Seems the signature Riley slow starts, followed by signature adjustments, are a pattern in individual games as well as seasons.

It was generally assumed by everyone on both sides that for Oregon St. to win, they would have to win on special teams. Given the strength shown by the Beavers in that aspect of the game in the first half of the season, it was also seen as a distinct possibility that OSU would do just that.

And yet despite a 70 yard kickoff return by Poyer, the loss could be laid on Oregon St. special teams miscues, as Kahut's point-blank misfire and Damian Williams' 63 yard punt return touchdown, the first punt returned for a score the Beavers have allowed in three years, made more than the difference in the game.

The lack of sacks is as much of a problem as ever as well, as Trojan true freshman QB Matt Barkley avoided what should have been sure sacks, and produced first downs to keep eventual scoring drives alive several times.

Barkley and the rest of the Trojan offense rightfully gets lots of the credit for that, and the Beavers don't need to feel real bad about what happened. After all, USC hasn't won 30 straight home night games, and 47 of 48 home games, by accident. And those lists include the likes of Oklahoma, Nebraska, Notre Dame, and Ohio St.

The loss, which ended the Beavers' conference best six game road winning streak, and Riley's seven game winning streak coming off byes, required more than the usual amount of Trojan heroics.

Ronald Johnson's diving 22 yard touchdown and 38 yard over the outside shoulder grab that set up the first of Bradford's two touchdown runs were great catches of perfect passes by Barkley that had to be perfectly executed to work. For the Beavers, trouble is, they were.

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Roland Johnson dives away from OSU's Lance MItchell for a touchdown.

 

The continuing lack of sacks, unlike the problems earlier in the season with Canfield, continue to pose questions Riley and defensive coordinator Mark Banker will have to address in the off-season, moreso even than during a bye week of preparation.

Even moderately mobile quarterbacks have caused problems for the Oregon St. pass rush in recent years, not just this season. Michael Hunt's apparently season ending knee injury won't help this year, but given the inability of a variety of Beaver pass rushers to get the knockdown, maybe it won't hurt that much either.

When a pattern persists over time, the question becomes "Is it the personnel?", suggesting the Beavers may need to recruit a different model of defensive lineman. Or, "Is it the system?" Especially given that the personnel recruitable are likely to remain what they are. Oregon St. may need to seriously consider whether their blitz packages and rush techniques are the best of choices, or if a serious focusing of the recruiting effort for some pass rush specialist prospects is in order.

The other disturbing development was that the Beavers' biggest mistakes didn't come from inexperienced players new to starting, who haven't seen a nearly sold out coliseum before. They came from two of the most battle tested members of the squad.

James Rodgers' fumble, the first of the season for Oregon St. in the seventh game, was only the fifth turnover the Beavers have committed, but given it lead directly to seven short field points in a game lost by six, was as critical as any play all night. The Trojans had made much of their work on stripping the ball all week in practice, aimed primarily at ‘Quizz, but everyone had to know every play would see an attempt to rip the ball out.

And linebacker Keaton Kristick, normally the beast of the defense, was beastly in the wrong way.

Emotions run high for games like this, even among fans at a distance, but it appeared Kristick got caught up in the moment when he was way late in leveling Barkley, wiping out an interception by David Pa'aluhi that would have set up Oregon St. deep in Trojan territory. Instead, USC goes on to score on a possession that should be over. And while the pass interference penalty was much closer, senior captains are expected to have a sense of timing that avoids game changing mistakes.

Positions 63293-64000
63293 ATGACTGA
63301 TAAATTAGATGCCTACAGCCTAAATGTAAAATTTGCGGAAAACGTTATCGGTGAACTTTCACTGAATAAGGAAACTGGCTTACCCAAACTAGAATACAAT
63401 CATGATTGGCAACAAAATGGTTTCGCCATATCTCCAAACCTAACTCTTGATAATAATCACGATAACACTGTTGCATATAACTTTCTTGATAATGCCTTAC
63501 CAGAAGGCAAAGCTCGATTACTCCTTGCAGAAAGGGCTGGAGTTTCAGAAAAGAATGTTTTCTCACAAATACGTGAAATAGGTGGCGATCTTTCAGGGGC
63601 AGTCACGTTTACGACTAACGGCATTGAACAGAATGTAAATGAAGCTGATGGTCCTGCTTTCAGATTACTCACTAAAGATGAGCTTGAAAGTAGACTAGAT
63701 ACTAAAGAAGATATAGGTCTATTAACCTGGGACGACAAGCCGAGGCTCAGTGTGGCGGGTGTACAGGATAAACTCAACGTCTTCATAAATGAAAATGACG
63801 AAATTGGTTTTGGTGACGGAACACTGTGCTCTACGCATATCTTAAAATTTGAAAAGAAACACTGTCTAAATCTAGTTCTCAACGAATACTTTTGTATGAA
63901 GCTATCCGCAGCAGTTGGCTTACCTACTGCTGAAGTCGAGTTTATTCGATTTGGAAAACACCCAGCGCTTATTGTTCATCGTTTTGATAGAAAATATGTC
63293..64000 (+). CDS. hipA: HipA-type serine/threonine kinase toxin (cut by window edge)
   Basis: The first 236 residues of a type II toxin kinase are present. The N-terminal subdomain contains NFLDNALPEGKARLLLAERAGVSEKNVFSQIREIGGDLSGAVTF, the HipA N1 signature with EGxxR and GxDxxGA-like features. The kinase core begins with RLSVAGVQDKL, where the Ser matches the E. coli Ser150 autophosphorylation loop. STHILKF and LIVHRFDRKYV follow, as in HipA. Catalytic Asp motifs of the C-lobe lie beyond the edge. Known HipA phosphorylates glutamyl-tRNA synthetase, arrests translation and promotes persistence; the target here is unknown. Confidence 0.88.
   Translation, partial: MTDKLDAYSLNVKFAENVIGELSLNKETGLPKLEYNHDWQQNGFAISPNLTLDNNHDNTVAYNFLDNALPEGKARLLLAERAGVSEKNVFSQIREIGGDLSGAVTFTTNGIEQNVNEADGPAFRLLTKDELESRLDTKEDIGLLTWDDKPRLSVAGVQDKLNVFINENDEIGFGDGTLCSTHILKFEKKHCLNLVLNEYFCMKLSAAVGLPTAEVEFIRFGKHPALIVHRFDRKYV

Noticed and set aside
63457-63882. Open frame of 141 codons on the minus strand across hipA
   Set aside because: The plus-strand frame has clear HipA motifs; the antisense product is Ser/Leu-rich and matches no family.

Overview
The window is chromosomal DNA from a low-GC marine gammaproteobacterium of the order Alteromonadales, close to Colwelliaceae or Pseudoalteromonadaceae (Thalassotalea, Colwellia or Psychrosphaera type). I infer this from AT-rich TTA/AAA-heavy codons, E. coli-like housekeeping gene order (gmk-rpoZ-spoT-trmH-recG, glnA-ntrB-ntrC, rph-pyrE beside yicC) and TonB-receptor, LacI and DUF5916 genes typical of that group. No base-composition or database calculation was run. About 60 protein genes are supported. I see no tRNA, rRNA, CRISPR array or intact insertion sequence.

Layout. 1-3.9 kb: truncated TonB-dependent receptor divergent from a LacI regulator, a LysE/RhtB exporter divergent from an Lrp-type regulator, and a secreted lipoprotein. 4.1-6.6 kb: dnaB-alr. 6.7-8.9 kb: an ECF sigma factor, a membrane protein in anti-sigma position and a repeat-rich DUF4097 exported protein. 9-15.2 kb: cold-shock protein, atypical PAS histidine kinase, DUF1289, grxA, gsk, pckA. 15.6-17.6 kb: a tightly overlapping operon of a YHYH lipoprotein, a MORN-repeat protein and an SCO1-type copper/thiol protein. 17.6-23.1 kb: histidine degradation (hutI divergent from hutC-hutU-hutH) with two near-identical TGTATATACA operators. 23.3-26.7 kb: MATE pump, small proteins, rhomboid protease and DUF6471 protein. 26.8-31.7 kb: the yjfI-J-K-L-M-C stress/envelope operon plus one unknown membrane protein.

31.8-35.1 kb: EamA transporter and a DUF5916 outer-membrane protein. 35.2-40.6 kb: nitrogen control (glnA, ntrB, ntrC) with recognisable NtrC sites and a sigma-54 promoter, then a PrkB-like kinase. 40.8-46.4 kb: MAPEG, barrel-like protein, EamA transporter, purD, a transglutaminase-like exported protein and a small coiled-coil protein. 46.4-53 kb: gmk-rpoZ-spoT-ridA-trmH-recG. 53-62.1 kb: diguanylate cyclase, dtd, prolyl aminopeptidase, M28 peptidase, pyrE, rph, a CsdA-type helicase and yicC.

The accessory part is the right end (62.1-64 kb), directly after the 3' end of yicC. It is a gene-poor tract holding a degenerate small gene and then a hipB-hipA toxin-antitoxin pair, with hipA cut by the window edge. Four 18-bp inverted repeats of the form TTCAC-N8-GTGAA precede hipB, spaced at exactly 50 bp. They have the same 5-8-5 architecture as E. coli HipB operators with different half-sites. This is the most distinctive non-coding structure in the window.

Expect James to remain one of the conference's best players, never mind the Beavers, but that one is going to be a haunting memory for a while.

It might be a dangerous time to be a Bruin back next week, as Kristick, who won't make excuses, probably will make up for it.

As a fan, it was another memorable experience, and a new kind of one. With over 90,000 tickets sold, mostly to Trojans, and 89,718 actually in the Coliseum, it was the largest crowd ever to see a Trojans-Beavers game, and the sixth largest throng ever for an Oregon St. game, trailing only the games against Michigan in the Big House, the all-time record at Penn St. last year, in the really big house, the two Pasadena Rose Bowls, and the 2004 LSU game.

An estimated 2,500 Beaver fans were on hand in LA, though the TV feed had no audible answer for the ever-present USC fight song.

But thanks to technology, there was also a feed of support from a noisy Mission Theater in Portland. The Oregon State Band led a sizable bunch of Beavers in an off-site event that matched the decibel level of the in-stadium experience.

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The "Spirit and Sound" of Oregon State provided remote support for the Beaver football team.

Games are (now) regularly screened in stadiums and theaters, but usually it's just a viewing experience, not one complete with atmosphere. The first ever (for OSU) event was unforgettable, and if the Beavers could have gotten a turnover to give Sean and the Rodgers brothers one last shot, there might not have been any windows not blown out by the noise in the Pearl district.

However, it was another sign of the remaining steps to step up to that elite program status. Unlike USC, and most other members of that club, the Oregon State band, is still looking for help to buy enough uniforms for all its members, never mind making many road games. Beaver fans will have to buck up, literally, before the Orange are at full strength in these heavyweight battles.

Hopefully, homecoming will see a full house come out to Reser. After all, it's the only way they will see a Beaver program that proved they are knocking on the door of that elite clubhouse.